Sexual exploitation detection training to begin in Surrey
B.C. targeting forced prostitution and forced farm, construction and drug lab labour
The B.C. government has released a plan to begin combating human trafficking in Metro Vancouver and the Fraser Valley, by training medical staff to recognize the signs of sexual exploitation and forced labour.
The three-year plan, developed by B.C.'s Office to Combat Trafficking in Persons, aims to work with agencies that deal with vulnerable people and to make sure employees can spot the victims and offer assistance.
Minister of Justice and Attorney General Shirley Bond, who announced BC's Action Plan to Combat Human Trafficking on Friday, says human trafficking is a much bigger problem in the province than we think.
"Human trafficking is a modern-day slavery that is a serious violation of human rights," Bond said.
"It can involve forcing someone to perform acts like exotic dancing, or prostitution; forcing someone to work in illegal drug labs; forcing someone to work on a construction site, in a restaurant, in a factory or on a farm for long hours with little or no pay."
The Office to Combat Trafficking in Persons says it's dealt with more that 160 cases involving potentially-trafficked people in B.C. since July 2007. But it also says the true number of cases is likely much higher; spotting a victim of human trafficking isn't easy, even for those who regularly encounter vulnerable people.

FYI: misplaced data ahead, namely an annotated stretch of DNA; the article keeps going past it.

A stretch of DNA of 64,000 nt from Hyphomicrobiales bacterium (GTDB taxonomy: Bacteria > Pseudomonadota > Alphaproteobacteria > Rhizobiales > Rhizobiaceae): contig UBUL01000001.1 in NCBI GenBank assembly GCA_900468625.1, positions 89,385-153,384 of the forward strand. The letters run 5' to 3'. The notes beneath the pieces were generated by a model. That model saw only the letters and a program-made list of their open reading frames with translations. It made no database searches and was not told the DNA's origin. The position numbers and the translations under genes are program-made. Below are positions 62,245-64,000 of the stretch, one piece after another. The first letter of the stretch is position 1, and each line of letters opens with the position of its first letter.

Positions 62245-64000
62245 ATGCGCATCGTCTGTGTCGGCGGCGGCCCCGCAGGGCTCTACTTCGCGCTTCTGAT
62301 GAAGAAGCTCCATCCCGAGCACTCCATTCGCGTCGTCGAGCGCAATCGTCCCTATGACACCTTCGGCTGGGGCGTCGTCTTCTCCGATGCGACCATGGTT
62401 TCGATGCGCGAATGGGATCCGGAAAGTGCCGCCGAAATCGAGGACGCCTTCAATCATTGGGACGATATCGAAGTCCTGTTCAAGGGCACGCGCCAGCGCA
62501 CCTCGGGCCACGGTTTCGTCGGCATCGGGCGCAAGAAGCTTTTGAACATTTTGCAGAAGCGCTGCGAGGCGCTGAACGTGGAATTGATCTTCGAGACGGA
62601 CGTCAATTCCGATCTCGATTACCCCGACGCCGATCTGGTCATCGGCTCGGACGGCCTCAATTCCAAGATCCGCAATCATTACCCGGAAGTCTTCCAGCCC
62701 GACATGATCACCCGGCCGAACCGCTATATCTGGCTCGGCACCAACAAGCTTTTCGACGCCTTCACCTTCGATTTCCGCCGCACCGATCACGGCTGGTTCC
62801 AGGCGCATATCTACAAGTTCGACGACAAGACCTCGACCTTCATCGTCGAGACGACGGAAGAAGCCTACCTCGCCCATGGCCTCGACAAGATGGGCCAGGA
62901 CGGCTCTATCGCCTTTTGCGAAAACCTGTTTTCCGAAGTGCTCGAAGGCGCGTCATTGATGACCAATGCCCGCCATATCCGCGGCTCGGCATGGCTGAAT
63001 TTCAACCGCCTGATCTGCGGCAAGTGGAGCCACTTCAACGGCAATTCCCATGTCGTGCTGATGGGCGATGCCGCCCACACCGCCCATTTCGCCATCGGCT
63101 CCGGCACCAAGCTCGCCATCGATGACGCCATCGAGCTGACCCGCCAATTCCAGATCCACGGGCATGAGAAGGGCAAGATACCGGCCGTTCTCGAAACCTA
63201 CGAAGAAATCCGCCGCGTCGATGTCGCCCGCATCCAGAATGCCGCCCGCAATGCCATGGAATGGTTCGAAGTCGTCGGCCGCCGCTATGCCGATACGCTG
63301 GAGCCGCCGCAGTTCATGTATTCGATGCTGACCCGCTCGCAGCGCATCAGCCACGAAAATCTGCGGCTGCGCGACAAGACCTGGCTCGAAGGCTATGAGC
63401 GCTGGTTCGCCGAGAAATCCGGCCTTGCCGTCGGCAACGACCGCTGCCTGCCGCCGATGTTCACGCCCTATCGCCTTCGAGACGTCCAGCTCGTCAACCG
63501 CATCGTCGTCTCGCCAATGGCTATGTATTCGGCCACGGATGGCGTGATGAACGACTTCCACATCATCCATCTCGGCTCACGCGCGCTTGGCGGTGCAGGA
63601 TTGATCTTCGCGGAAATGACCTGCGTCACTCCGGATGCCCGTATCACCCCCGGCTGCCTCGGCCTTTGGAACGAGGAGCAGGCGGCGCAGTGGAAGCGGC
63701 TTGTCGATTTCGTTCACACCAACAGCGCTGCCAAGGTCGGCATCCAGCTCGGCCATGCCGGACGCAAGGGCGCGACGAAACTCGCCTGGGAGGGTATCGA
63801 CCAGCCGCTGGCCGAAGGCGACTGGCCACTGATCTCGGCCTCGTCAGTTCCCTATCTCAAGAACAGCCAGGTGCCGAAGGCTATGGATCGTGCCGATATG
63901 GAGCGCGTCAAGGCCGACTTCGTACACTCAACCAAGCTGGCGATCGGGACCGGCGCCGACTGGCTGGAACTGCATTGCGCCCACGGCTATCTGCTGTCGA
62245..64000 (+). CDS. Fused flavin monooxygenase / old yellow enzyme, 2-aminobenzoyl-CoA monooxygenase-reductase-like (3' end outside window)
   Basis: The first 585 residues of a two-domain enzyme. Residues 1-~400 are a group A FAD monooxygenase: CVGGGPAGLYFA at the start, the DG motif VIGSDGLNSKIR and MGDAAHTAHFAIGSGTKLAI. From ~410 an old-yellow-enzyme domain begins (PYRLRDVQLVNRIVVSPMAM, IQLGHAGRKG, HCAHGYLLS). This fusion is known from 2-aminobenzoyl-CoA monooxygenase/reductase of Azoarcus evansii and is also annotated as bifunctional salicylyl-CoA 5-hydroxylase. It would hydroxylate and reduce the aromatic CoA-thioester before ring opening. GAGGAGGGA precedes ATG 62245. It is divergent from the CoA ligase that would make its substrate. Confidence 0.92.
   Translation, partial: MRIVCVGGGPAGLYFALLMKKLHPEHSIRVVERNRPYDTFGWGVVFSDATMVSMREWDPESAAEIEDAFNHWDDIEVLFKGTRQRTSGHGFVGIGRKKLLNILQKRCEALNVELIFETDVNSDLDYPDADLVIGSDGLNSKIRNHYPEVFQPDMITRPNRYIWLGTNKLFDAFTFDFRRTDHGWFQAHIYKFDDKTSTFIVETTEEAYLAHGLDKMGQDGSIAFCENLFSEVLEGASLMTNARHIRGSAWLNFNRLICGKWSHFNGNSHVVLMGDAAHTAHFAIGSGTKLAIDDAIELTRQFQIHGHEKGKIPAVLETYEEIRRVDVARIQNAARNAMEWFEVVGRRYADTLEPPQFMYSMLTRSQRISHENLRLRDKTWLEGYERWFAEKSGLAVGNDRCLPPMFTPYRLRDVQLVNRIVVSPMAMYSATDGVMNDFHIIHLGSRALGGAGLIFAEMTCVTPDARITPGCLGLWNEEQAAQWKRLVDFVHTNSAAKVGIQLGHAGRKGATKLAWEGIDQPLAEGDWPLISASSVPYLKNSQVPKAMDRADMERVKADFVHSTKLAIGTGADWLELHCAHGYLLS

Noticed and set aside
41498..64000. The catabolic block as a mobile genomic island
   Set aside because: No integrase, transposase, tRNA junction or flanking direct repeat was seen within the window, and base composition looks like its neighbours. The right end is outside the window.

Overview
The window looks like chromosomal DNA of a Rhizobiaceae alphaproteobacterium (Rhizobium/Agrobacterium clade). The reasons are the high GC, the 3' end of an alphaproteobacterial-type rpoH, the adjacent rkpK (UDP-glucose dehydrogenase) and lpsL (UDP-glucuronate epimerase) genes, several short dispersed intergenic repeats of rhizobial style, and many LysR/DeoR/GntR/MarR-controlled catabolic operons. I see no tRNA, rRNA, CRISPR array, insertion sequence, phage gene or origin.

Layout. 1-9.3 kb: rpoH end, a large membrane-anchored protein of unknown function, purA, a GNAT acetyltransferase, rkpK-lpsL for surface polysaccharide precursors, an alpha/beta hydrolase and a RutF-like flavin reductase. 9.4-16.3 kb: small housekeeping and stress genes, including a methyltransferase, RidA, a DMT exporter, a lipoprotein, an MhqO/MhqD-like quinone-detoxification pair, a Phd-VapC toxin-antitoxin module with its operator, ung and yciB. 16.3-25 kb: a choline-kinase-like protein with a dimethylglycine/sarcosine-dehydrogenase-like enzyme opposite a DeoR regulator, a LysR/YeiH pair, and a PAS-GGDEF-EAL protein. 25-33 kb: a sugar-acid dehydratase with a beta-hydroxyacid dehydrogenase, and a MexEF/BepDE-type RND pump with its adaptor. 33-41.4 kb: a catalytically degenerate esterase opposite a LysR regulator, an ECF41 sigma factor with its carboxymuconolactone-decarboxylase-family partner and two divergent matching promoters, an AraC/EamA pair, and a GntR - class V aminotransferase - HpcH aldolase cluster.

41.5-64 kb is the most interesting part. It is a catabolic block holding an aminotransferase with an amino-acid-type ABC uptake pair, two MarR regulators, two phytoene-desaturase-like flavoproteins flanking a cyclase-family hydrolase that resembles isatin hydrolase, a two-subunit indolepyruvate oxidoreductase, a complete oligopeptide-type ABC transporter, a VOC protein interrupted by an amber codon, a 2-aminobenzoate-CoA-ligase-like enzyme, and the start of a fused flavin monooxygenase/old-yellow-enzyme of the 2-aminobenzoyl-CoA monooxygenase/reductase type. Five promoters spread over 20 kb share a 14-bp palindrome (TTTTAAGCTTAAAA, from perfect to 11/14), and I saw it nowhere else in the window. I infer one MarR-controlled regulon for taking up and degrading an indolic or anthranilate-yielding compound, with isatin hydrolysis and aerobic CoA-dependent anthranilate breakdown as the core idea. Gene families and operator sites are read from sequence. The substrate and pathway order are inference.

Surrey Memorial launches training effort
Tara Wilke, a forensic nurse examiner at Surrey Memorial Hospital, says front-line health workers need special training to be able to detect the signs of human trafficking and sexual exploitation.
"We know that at some point trafficked persons will receive medical care; however, at present time, health care professionals are not equipped to recognize or offer the appropriate support," she said.
The pilot plan announced Friday launches at Surrey Memorial Hospital, a recent recipient of an $18,000 grant funded by money seized from crime busts. Wilke said the hospital will develop training kits for its staff, adding that many have already seen, and helped, a number of victims.
"Without disclosing any particulars about our patients, our forensic nursing service team has seen predominantly Canadian girls who are being trafficked and exploited," she said.
A number of community groups in B.C. also received over $145,000 in civil forfeiture grants in March to pay for programs to help potential human trafficking victims.
Bond said regardless of who wins the spring election, she hopes the program will stay in place.
"I have every confidence that whatever the outcome of the May election is, it doesn't change the drive of any government to support people that find themselves in this circumstance," she said.
With files from the CBC's Emily Elias